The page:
CHN: House Democrats Introduce Immigration Bill

On October 2, House Democratic leaders introduced a bill To Provide for Comprehensive Immigration Reform and for Other Purposes (H.R. 15).  Lead sponsor Rep. Joe Garcia (D-FL) and the 120 co-sponsors hope that the bill will help build momentum for a bipartisan effort in the House to enact comprehensive immigration reform this fall.
H.R. 15 combines two bipartisan measures – the Senate-passed Border Security, Economic Opportunity, and Immigration Modernization Act (S. 744) and the House Homeland Security’s Border Security Results Act of 2013 (H.R. 1417).   It incorporates most of the provisions in S. 744 including the 13-year path to citizenship, but replaces the Hoeven/Corker amendment on border security with H.R. 1471.  The amendment sponsored by Senators Corker (R-TN) and Hoeven (R-ND), the so-called ‘border surge,’ calls for 20,000 more border agents, hundreds of miles of additional fencing, and more surveillance equipment at a cost of $46 billion.  (For more details on the Senate bill see July Human Needs Report.)  H.R. 1417 does not set a price nor mandate a number for security hires or miles of fence. Rather, it instructs the Department of Homeland Security to write a plan that Congress would approve that ensures apprehension of 90 percent of undocumented border crossers using existing methods including cameras, radar and unmanned drones within 5 years.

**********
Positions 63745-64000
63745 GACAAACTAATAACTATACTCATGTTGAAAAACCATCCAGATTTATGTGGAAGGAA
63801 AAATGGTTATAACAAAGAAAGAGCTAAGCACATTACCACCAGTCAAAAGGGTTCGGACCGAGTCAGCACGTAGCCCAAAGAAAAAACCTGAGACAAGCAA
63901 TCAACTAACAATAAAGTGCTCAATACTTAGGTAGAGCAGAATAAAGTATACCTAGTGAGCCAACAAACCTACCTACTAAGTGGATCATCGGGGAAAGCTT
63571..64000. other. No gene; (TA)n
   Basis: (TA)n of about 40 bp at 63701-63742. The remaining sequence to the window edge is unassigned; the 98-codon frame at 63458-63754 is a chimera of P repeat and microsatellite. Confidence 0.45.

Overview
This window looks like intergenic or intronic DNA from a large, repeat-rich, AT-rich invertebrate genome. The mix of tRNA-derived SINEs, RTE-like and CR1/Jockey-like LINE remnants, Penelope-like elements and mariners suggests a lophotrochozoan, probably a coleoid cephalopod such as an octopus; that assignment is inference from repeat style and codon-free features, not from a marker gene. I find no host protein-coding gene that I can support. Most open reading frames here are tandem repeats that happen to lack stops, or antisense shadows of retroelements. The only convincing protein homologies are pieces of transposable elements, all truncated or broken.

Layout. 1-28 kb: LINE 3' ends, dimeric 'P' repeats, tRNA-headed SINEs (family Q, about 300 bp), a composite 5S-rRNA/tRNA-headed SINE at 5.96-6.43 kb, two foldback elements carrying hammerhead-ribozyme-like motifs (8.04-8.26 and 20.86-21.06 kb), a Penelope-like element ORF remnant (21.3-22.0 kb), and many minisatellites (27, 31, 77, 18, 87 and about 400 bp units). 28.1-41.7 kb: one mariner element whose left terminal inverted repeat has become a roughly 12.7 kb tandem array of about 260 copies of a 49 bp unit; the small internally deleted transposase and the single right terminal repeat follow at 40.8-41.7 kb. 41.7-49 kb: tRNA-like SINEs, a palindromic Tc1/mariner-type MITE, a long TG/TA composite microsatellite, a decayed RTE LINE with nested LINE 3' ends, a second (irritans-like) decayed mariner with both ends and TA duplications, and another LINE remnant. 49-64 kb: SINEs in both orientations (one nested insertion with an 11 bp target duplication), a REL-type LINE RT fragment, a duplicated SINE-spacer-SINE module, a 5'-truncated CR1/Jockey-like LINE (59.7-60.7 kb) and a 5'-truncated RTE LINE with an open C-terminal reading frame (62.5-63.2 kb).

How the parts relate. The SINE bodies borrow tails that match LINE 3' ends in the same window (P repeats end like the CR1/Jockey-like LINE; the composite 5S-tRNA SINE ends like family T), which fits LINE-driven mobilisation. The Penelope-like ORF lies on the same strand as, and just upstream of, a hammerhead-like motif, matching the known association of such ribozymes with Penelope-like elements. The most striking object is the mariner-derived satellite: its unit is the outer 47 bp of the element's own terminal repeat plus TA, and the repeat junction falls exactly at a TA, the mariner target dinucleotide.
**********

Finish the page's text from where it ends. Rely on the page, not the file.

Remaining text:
Thus far the House has taken a piece-meal approach to immigration reform, passing 5 smaller bills in committees.  Advocates favor a comprehensive approach and they understand how difficult it would be to pass a bill if the House waits until next year when elections are on the horizon.  They also understand that both the comprehensive Senate bill (S. 744) and the Democratic House bill (H.R. 15) are far from perfect.  The path to citizenship is long, immigrants would not have access to the Affordable Care Act for at least a decade, and they are denied access to basic government assistance programs including nutrition and student aid.  Advocates will continue to work on a bipartisan basis to pass comprehensive immigration reform and strengthen provisions that make citizenship possible for the 11 million undocumented immigrants in our country.

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